Life

Simcoe County history

By Tom Villemaire, Special to Postmedia Network

The Boys family from Barrie had quite an impact on not just Simcoe County, but also the rest of the province.

William Fuller Alves Boys, son of Dr. Henry Boys and his wife, Maria da Purïfecacao Alves, of Lisbon, Portugal, was born in 1833 in New York City, while his parents were en route to Upper Canada.

At a young age, William and his older brother (always referred to as H.R.A. Boys) became partners in a series of mills in the Midhurst area. H.R.A. bought one of Midhurst’s original mills from George Oliver in 1841, and William was in his late teens when he bought in. Oliver had been operating the mill in partnership with the Mair brothers since 1825. The operation, which included both a grist and saw mill, was situated in the heart of what would become Midhurst, just west of Finlay Mill Road, where the bridge crosses Willow Creek. One of the province’s early hydroelectric dams was built nearby and some of the concrete from it is still visible in and near the creek.

The Boys continued the milling business and added a distillery, which dispensed whisky. And the whisky was cheap — 25 cents a gallon. At this time, it was suggested Midhurst, which was then going by the name Oliver’s Mills, have a name change. H.R.A. suggested — and I’m serious — Mugglestown. I’m partial to it, but for some reason the locals didn’t take to it.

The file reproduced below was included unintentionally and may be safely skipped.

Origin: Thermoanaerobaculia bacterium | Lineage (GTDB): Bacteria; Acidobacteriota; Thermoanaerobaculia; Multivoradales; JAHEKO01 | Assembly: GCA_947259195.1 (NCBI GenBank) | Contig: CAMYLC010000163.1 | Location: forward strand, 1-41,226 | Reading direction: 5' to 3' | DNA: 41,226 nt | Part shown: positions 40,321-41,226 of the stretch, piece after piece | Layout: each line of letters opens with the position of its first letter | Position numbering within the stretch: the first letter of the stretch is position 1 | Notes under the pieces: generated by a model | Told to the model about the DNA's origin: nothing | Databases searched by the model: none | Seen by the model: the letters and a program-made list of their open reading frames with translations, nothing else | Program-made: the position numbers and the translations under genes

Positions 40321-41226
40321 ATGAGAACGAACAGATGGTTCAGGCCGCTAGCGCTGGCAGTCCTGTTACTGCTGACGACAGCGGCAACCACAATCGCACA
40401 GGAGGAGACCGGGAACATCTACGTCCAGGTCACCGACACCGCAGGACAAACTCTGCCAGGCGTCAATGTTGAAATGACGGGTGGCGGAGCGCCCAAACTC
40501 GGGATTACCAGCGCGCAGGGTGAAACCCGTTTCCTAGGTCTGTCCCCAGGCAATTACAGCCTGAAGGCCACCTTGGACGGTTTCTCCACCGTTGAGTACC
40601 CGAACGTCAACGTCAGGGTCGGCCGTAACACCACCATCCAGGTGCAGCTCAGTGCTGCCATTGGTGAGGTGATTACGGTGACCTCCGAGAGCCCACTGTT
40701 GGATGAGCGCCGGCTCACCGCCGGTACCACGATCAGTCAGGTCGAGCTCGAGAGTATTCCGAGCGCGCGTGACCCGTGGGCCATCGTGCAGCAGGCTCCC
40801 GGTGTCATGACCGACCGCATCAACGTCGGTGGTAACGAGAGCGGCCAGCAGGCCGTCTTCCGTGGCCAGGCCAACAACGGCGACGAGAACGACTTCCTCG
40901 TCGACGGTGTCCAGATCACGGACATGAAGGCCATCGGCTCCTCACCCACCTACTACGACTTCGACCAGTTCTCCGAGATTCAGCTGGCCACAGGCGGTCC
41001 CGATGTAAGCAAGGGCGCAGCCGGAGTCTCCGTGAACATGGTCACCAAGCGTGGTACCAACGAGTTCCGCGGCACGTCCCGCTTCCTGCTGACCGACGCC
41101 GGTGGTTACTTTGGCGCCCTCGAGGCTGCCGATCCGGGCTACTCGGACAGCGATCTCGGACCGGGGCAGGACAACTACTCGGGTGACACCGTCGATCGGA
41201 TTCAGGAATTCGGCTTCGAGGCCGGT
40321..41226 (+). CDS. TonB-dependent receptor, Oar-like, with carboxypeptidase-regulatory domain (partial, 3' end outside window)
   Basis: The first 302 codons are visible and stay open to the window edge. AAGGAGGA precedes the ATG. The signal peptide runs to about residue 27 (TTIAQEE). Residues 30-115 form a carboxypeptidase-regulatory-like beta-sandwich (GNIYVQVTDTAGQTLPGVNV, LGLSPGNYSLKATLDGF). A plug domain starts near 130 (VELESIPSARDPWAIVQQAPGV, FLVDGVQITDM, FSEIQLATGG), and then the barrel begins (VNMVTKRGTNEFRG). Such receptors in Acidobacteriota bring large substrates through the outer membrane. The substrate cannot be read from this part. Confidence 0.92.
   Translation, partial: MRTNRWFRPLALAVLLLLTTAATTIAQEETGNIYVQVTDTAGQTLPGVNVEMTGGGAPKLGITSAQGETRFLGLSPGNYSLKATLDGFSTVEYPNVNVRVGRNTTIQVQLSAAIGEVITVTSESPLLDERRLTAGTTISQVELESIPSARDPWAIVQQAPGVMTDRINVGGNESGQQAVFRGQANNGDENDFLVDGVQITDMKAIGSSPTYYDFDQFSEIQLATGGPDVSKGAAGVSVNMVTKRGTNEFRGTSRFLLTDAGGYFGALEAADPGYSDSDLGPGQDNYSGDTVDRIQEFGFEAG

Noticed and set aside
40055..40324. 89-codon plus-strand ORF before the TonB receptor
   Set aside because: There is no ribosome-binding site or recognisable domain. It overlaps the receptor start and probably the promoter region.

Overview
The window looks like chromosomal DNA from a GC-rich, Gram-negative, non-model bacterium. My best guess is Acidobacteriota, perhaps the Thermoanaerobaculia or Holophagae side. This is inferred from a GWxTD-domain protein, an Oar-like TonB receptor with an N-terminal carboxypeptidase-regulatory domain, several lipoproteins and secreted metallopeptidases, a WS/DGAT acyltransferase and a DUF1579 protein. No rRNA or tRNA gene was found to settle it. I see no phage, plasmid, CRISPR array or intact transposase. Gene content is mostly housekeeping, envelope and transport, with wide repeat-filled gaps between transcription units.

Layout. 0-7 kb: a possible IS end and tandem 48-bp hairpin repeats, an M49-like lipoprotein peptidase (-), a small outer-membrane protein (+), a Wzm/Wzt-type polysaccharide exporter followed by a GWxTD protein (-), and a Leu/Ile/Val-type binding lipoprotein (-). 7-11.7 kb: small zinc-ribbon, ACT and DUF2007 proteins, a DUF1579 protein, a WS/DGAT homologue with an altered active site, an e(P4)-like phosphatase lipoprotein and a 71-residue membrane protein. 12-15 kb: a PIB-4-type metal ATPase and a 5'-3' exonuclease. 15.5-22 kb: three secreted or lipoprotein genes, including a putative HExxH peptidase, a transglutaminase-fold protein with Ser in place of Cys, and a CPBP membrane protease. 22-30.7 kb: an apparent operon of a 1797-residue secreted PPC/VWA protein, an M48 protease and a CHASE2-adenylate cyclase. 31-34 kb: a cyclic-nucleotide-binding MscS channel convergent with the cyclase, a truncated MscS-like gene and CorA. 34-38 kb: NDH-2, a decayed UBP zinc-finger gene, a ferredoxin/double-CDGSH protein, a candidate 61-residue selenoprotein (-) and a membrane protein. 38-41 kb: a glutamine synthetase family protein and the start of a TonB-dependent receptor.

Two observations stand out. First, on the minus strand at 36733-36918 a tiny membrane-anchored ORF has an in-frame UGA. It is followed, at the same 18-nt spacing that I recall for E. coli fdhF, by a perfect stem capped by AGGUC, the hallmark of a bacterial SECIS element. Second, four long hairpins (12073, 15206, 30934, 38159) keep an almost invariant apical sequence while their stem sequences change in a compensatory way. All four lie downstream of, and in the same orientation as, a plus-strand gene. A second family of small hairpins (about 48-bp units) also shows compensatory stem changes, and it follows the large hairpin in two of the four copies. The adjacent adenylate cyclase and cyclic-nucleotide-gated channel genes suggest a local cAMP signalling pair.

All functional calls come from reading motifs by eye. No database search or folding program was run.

Why were the mills in Midhurst significant? They contributed greatly to bringing business — and civilization — to the centre of the county. In its early days, Bayfield Street in Barrie was called Mill Street, because it led to the Midhurst mills. The same site later gave Barrie its own electric power plant, an important facility for any area.

H.R.A. became treasurer of the County of Simcoe before heading off to San Francisco for health reasons.

William opened a number of a businesses in Barrie’s downtown and, as if millin’ and merchantin’ didn’t keep him busy enough, he added militia work to his schedule. He was a lieutenant in the county’s 5th Battalion and was active in the Fenian raids.

William was educated at Barrie’s famed Grammar School before heading off to Upper Canada College and the University of Toronto, where he earned his degree in law. He later joined the provincial powerhouse firm of McCarthy Boys Pepler, which started in Barrie. From there, he entered local politics, with a strong leaning toward temperance, which seems odd given his earlier distillery days in Midhurst.

At the age of 40, he was mayor of Barrie. His son, William Alves Boys, served as an area member of Parliament for 18 years in total, was also a mayor of Barrie and a national tennis champion.